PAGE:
Sweden: High-sensitivity assay gives more reassurance to chest pain patients

Patients in Sweden’s emergency clinics complaining of chest pain are evaluated using the recently introduced high-sensitivity troponin T assay

In a large-scale registry study published in the Journal of the American College of Cardiology, scientists at Karolinska Institutet show this more sensitive analytical method has improved evaluation for patients. Since its introduction, fewer patients diagnosed with unspecified chest pain suffer a heart attack or die after being sent home.

Chest pain is one of the most common reasons for emergency medical care. Sometimes the pain can be related to a heart attack, but most of the time the cause of the problem cannot be identified and most patients are sent home with an “unspecified chest pain” diagnosis.

However, a few of these people will suffer a heart attack, others will have to undergo unplanned revascularisation surgery, and still others will die within 30 days. The difficulty lies in identifying these patients when they go to an emergency unit complaining of chest pain.

To assess if the high-sensitivity troponin T diagnostic is associated with a lower incidence of cardiovascular events, the researchers conducted a study of 65,000 patients with unspecified chest pain who had been discharged from 16 Swedish emergency clinics between 2006 and 2013.

They found the risk of suffering a serious cardiovascular event within 30 days of returning home was much lower in patients discharged from an emergency clinic when the new method was in use, than in those examined with the old one. The percentage of those subsequently suffering a heart attack, dying or undergoing unplanned revascularisation dropped from 0.9 to 0.6 per cent.

“Our results are of interest to other countries such as the US, which is about to change its methods,” says Per Svensson, associate professor and senior lecturer at Karolinska Institutet’s Department of Medicine in Solna.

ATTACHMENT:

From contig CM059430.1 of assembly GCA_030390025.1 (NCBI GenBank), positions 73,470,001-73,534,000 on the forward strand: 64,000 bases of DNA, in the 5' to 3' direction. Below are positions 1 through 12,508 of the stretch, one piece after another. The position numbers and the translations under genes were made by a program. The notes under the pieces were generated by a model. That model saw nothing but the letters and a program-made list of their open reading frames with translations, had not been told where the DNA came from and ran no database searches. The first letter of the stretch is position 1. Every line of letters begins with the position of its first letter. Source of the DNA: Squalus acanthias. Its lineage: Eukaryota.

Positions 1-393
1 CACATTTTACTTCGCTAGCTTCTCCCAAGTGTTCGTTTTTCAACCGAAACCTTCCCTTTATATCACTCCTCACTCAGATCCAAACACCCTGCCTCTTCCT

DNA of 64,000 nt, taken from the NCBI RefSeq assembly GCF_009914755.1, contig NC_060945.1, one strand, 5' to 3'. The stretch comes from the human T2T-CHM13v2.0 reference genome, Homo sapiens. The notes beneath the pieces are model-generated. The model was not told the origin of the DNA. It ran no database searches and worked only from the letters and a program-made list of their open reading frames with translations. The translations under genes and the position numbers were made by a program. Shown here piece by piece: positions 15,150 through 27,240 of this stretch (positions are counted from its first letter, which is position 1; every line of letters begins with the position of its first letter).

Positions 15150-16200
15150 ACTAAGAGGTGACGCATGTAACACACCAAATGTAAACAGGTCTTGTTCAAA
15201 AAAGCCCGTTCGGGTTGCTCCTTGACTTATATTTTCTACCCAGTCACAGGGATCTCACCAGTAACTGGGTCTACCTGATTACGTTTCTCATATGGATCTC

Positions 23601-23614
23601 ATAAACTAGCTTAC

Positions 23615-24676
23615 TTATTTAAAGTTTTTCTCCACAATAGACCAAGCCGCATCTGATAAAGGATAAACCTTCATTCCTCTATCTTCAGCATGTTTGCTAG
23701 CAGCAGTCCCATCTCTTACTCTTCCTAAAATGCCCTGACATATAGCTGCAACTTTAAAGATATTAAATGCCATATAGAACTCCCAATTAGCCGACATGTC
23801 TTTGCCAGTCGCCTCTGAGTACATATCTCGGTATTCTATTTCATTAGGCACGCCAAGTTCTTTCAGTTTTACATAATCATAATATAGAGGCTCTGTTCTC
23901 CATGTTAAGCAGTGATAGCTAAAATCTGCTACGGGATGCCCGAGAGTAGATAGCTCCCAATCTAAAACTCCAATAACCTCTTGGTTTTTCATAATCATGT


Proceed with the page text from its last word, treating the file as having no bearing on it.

However, amongst the patients who were admitted for an unspecified chest pain diagnosis, the risk of suffering serious events following discharge increased after the change in method. In this group, 7.2 per cent of patients with the new method in use were affected, compared with 3.4 per cent who were examined in the former way. These particular patients also had a higher risk profile after the change in method.

“We may conclude from the results of our study that examination using high-sensitivity troponin is associated with fewer serious cardiac events and an improvement in risk profile for patients released from emergency clinics with unspecified chest pain. The opposite was observed in patients sent home after admission to hospital, which suggests that high-risk patients are identified and hospitalised more frequently. We therefore conclude that high-sensitivity troponin has helped to improve the evaluation of emergency patients with unspecified chest pain,” said Svensson.

 “Outcomes in Patients With Chest Pain Discharged After Evaluation Using a High-Sensitivity Troponin T Assay,” Journal of the American College of Cardiology, 69(21):2622-2630 doi:10.1016/j.jacc.2017.03.586, doi:10.1016/j.jacc.2017.03.586


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